A new generation of irons for the elite ball-striker
While the new Titleist T-series (T100, T200, and T300) offers technology for every player, Titleist’s other new irons are designed for the purist.
You’re not going to find any grand technology story here. With irons in this category, the goal is almost always to keep it simple; make it look pretty and don’t screw up the feel. It’s primarily up to the golfer to deliver on the promise of precision.
Titleist 620 MB
The 620 MB’s outstanding feel is achieved by way of single-piece forged construction and soft 1025 steel. Cosmetically, the most visible change is the removal of the MB from the blade. Golfers asked Titleist to make the iron as clean as possible, and the general thinking is that if you need Titleist to tell you it’s a muscleback, you probably shouldn’t be playing a muscleback.
Toplines are thin, offset is minimal. Turf interaction has been improved too, but guys, this is an all-business kind of iron.
Like the T-Series, the 620 MB offers a progressive design (longer blade lengths in the long irons, more compact scoring clubs), though it’s fair to see that there’s nothing in the set that remotely qualifies as a big.
Progressions throughout the set are designed to flow seamlessly with the 620 CB for golfers who intend on mixing and matching.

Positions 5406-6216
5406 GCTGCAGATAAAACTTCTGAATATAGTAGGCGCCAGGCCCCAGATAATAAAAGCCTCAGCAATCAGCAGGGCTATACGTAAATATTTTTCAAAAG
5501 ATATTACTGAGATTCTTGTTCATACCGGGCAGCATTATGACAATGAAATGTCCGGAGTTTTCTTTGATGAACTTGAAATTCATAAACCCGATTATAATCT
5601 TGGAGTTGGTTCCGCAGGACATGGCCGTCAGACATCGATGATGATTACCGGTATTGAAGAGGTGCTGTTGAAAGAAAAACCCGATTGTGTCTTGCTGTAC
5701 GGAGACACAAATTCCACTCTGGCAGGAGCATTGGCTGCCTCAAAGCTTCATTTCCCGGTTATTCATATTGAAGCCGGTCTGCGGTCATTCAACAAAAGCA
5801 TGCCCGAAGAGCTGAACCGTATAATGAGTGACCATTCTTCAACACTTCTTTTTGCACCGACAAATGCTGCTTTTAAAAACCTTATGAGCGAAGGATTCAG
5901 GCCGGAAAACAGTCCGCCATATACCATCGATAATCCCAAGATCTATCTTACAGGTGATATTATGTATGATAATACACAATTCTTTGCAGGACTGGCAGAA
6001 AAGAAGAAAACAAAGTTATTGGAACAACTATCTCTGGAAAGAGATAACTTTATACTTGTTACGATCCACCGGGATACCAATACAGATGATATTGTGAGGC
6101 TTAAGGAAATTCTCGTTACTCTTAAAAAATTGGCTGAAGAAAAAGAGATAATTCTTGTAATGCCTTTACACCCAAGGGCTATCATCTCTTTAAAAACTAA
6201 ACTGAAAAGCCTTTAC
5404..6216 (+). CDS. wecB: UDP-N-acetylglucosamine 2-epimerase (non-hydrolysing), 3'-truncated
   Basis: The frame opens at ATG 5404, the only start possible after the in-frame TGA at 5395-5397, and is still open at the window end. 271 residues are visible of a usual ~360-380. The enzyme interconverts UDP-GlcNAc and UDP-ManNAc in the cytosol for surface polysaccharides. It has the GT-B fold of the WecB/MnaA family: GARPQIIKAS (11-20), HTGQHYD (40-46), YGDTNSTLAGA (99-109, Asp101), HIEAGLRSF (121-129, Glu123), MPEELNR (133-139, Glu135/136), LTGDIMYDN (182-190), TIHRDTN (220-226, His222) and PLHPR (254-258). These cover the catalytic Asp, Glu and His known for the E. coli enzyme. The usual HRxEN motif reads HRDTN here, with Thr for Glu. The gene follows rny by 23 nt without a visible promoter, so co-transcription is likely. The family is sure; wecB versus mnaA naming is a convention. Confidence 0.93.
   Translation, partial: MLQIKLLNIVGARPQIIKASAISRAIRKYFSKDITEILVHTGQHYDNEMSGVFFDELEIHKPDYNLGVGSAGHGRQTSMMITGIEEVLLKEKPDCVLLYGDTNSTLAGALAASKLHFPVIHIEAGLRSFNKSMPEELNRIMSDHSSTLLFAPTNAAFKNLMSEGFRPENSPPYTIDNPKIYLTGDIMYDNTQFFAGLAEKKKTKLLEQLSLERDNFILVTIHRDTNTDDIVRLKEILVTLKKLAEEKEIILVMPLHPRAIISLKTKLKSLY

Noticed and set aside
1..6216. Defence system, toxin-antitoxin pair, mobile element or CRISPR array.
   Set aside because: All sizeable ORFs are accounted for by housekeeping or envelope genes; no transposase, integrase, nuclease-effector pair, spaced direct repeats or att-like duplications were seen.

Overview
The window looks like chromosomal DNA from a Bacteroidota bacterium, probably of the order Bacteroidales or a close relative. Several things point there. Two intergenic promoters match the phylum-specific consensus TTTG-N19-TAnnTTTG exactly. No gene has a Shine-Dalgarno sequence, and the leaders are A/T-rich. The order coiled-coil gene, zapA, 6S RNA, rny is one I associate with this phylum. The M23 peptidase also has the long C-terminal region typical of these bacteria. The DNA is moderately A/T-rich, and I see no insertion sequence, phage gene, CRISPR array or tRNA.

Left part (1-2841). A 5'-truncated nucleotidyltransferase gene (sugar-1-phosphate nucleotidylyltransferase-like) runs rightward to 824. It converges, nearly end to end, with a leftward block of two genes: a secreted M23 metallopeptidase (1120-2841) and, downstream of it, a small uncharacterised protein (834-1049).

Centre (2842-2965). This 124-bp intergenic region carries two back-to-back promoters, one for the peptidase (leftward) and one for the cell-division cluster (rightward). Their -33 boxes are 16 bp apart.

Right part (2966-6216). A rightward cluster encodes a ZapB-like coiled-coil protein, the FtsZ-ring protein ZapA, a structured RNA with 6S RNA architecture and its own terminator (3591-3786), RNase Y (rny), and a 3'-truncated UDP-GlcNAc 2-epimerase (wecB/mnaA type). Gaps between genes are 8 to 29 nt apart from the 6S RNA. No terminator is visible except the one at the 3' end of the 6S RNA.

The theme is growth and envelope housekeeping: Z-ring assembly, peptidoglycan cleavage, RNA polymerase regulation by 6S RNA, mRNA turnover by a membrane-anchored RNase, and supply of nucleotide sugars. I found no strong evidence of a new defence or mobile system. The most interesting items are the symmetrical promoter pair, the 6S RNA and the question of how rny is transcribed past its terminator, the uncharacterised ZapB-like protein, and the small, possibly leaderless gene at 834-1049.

As you’d expect from the blade category, this is very much a what you see is what you get offering designed to appeal to a small segment of golfers. “They’re not a huge part of our business, but they’re a huge part of our heritage,” says Josh Talge. “We know how to make irons for the best players in the world. We’re good at that.”
620 MB serves as proof of that.
Titleist 620 CB
Like the MB, Titleist is staying true to the spirit of its CB offering. The 620 CB is still a single-piece forging designed for the golfer willing to forgo some technology in exchange for classic shaping, outstanding feel, and all off that workability and precision stuff. That said, there are were some tour players felt that there was a bit of overlap between the CB and the AP2, so Titleist nudged the 620 CB a bit to the better player side of the scale such that performance is centered between the MB and T100. It just makes sense.
This time around, while there’s co-forged tungsten in the 3 through 5 irons, that’s the end of it (the previous CB featured tungsten from the 3 through 7-irons). By eliminating the tungsten, Titleist was able to bring ball flight down while increasing spin just a bit. It’s a design change intended to serve golfers looking to flight the ball through a lower window.
As with everything else we’ve discussed today, the shape of the 620 CB has been refined, and turf interaction has been improved.
Specs, Availability, and Pricing
Stock Shaft offerings for the 620 MB are Project X (steel), and Tensei White AM2 (graphite).
Stock shaft offerings for the 620 CB are the Project X LX (steel) and Tensei White AM2 (graphite).
The stock grip is the Golf Pride Tour Velvet 360.
Titleist 620 MB and 620 CB irons are available for fittings beginning August 8th. Retail availability begins August 30th.
Retail price for each is $175 per club with steel shafts ($1,399/8-club set) and $187.50 per club with graphite shafts ($1,499/8-club set).
For more information, visit Titleist.com.